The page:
The Fine Line Between Persistence and Stalking

Some of you may be familiar with The List. They maintain a database of marketing decision makers at companies throughout the U.S. and Canada and sell access to this database on a subscription basis. It’s actually a pretty good service (although not cheap) if that’s your market, and I used to be a subscriber myself back in the days when we were doing more advertising and marketing communications work.

Yesterday, however, I was looking at the blog of The List CEO Todd Knutson and saw something that threw me a little bit. He had a post on 7 Voicemail Messages for Successful Ad Agency New Business Development. In it, he lays out a strategy for the information you should include in each of seven (that’s right, seven) voicemails that you might leave for a prospect without getting a response.

There are certainly some things that I like about this post. First, it is a structured approach to the deployment of a marketing tactic, which is always good. After all, having a pre-planned set of messages is certainly better than just calling whenever the mood strikes, and blurting out the same desperate plea for a callback each time. Second, he advises that you keep the messages very short, which is good advice if you want someone to keep listening after you have left three or four of them. And third, the plan operates under the (correct) assumption that recipients of voicemails from people trying to sell them something very rarely call back.

Now, I’m not saying that you shouldn’t do some cold/warm calling to people on you prospect wish list, and I’m definitely not a believer in the “I left her a message, and she’ll call back if she really wants to work with us” approach, but I have been pretty clear about my belief in the ascendancy of content marketing over large-scale cold calling.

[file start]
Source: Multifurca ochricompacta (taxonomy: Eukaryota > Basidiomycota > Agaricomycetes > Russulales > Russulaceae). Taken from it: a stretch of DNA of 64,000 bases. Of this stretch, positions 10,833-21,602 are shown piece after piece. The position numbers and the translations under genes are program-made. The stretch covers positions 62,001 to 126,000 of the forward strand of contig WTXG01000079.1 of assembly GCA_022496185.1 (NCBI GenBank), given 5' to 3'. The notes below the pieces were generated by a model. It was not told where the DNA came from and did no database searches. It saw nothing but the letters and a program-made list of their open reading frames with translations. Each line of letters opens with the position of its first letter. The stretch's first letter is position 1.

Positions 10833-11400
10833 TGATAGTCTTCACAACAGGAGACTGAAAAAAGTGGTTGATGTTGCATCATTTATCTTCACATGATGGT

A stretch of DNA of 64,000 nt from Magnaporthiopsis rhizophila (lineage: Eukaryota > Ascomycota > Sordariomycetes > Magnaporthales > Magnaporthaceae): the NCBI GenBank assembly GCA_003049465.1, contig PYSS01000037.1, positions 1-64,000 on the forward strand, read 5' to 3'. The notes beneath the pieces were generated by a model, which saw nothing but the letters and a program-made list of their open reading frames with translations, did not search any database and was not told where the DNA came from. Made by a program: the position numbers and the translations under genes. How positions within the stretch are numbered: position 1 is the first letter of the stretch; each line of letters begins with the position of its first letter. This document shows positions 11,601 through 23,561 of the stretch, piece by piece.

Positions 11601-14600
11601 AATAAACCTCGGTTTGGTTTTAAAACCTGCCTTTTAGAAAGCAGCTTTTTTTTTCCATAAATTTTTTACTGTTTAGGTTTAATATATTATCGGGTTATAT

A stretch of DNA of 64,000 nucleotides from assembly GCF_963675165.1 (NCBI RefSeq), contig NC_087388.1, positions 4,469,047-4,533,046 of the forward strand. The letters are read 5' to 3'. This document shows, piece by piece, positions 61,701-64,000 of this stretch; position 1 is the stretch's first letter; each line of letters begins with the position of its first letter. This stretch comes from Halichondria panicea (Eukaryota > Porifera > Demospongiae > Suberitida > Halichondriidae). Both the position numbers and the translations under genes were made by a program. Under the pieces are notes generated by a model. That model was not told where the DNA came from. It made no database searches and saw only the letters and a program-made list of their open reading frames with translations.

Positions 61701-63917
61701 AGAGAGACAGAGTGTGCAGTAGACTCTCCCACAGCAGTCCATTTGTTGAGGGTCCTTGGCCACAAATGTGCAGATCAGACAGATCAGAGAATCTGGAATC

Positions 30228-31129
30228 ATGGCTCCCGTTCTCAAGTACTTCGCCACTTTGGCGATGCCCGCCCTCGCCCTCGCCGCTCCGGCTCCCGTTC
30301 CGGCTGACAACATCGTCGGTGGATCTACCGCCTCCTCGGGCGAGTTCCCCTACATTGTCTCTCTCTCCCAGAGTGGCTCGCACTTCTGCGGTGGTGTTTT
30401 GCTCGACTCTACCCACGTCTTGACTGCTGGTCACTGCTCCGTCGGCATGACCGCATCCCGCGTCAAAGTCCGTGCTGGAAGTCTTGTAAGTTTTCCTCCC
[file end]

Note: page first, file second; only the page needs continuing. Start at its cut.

After all, for those prospects that you want to work with bad enough to call seven times without having them pick up the phone, isn’t it worth the effort to provide them with something of value (like a report on their competitor’s social media activities, or some recommendations on how to improve conversions on their website), rather than just leaving seven snappy voicemail messages?

I can already hear what some of you diehards are saying. “I can’t direct that level of effort toward all of my prospects. I have so many people on my list that all I have time for is cold calling.” To which I reply that if you have that many people on your list – people who you can call seven times without a response – then you should really be looking at opportunities to create content that will lead prospects to contact you when they are looking for your services, instead of just relying on a big list and a lucky dialing finger.

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